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Pulling Together or Pulling Apart: Opportunities for Privacy in a Pandemic?

Abstract

This set of articles in this special issue illustrate a number of ways that the realities of a global pandemic may challenge different perspectives on privacy protection and the appropriate relationship with other rights and responsibilities. They arose from a virtual roundtable, held on 15 June 2020 at Melbourne Law School, under the aegis of the Privacy and Pandemics Information Network. The network was formed as a rapid response to the overwhelming number of privacy issues being raised almost simultaneously by, or as a result of, the various government and private actor attempts to deal with COVID-19 in Australia and around the world. 

 

 

 

Published: 2021-05-04
Pages:1 to 5
Section: Introduction: Privacy and Pandemics
How to Cite
Taylor, M., Richardson , M. ., & Steele, S. (2021). Pulling Together or Pulling Apart: Opportunities for Privacy in a Pandemic?. Law, Technology and Humans, 3(1), 1-5. https://doi.org/10.5204/lthj.1924
Article Keywords:

Author Biographies

The University of Melbourne
Australia Australia

Mark Taylor, PhD is an Associate Professor in Health Law and Regulation at Melbourne Law School and Deputy Director of the research group HeLEX; which focuses on the legal and regulatory frameworks governing new health technologies. His own research is focused on the regulation of personal information with emphasis on health and genetic data. Mark seeks to challenge the idea that privacy interests are necessarily antithetical to the public interest and to develop a concept of privacy that is capable of reconciling individual and community (privacy) interests with a broader (public) interest in access, use and management of personal health information. Mark chaired the national Confidentiality Advisory Group in England and Wales for 5 years. He was policy advisor to the Health Research Authority in England and a member of the drafting group for the OECD Recommendation on Health Data Governance.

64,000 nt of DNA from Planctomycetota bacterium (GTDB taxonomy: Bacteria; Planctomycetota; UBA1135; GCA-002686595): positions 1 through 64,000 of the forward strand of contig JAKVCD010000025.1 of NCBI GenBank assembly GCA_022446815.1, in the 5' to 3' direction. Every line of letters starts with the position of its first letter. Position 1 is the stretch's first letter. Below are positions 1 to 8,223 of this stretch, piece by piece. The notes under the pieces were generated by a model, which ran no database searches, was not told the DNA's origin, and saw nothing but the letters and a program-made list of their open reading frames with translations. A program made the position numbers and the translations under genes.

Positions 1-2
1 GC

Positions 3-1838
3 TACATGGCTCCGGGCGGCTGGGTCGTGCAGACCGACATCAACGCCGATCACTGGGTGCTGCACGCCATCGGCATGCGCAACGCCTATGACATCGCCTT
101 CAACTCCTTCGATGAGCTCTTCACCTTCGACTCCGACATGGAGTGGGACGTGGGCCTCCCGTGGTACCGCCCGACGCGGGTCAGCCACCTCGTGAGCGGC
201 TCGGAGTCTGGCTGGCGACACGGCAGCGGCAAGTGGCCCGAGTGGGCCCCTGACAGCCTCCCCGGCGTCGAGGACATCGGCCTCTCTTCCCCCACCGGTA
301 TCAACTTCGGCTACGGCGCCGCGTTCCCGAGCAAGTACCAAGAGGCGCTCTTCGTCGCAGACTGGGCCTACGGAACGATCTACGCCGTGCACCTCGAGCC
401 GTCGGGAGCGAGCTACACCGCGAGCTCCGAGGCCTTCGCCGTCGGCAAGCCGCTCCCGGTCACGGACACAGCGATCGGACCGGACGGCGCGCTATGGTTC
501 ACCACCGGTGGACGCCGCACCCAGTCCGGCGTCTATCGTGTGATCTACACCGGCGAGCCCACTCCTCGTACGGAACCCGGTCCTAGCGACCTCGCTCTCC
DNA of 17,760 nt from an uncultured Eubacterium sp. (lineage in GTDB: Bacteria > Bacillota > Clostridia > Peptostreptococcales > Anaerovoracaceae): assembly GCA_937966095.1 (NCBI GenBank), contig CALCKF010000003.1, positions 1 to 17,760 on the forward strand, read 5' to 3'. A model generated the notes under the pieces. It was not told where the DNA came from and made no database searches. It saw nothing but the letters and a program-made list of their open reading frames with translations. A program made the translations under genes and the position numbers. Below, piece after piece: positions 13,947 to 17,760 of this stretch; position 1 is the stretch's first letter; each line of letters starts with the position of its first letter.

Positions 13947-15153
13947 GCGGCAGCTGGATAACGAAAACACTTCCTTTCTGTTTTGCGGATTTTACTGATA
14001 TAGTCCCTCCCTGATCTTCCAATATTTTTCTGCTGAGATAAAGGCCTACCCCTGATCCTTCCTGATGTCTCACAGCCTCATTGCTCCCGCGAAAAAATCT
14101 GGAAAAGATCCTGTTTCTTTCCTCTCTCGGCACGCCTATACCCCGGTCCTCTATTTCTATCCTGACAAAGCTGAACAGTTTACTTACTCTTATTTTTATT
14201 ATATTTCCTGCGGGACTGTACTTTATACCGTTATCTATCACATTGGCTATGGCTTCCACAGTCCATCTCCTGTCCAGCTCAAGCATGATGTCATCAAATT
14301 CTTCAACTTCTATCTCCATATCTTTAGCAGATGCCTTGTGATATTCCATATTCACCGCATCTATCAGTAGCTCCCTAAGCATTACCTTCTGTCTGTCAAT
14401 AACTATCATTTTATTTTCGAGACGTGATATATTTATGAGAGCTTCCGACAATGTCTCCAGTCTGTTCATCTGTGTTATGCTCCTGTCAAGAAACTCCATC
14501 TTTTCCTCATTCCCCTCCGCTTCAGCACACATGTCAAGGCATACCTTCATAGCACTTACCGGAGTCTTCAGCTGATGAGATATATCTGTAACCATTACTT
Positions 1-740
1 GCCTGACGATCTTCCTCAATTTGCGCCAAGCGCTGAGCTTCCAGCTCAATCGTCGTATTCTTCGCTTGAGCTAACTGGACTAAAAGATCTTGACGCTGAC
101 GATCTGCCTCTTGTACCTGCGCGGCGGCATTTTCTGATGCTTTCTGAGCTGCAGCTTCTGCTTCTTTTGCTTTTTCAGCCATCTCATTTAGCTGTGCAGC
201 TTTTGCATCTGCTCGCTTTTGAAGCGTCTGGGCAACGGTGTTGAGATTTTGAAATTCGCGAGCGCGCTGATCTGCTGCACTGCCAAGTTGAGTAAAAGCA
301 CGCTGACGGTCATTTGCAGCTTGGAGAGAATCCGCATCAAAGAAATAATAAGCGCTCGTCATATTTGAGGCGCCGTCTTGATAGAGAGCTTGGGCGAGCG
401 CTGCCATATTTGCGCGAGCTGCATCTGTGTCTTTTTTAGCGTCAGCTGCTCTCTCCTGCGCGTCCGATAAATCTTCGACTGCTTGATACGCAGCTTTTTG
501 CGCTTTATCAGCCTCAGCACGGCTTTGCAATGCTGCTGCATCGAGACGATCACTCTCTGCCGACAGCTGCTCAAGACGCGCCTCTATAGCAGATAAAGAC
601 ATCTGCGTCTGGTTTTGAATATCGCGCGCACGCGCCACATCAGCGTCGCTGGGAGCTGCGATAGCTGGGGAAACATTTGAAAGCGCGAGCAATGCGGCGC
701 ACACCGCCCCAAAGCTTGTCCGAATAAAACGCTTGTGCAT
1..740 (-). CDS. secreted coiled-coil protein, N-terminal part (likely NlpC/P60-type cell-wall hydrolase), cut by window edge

The University of Melbourne
Australia Australia

Megan Richardson is a Professor and Co-Director of the Centre for Media & Communications Law at the Melbourne Law School, and a Chief Investigator at the ARC Centre of Excellence for Automated Decision-Making & Society (ADM+S). Her principal areas of research are privacy and data protection law, and in particular the ways that these areas of law are shaped by technology and culture. Among other things, she was a member of the Advisory Committee for the Australian Law Reform Commission's Inquiry into Serious Invasions of Privacy in the Digital Era (Report issued 2014). Recent books include The Right to Privacy: Origins and Influence of a Nineteenth-Century Idea (Cambridge, 2017) and Advanced Introduction to Privacy Law (Edward Elgar, 2020).      

The University of Melbourne
Australia Australia

Stacey Steele is Associate Professor at Melbourne Law School and Associate Director (Japan) at the Asian Law Centre, University of Melbourne. She is also a practicing lawyer specialising in financial services, privacy and data protection. 

Open Access Journal
ISSN 2652-4074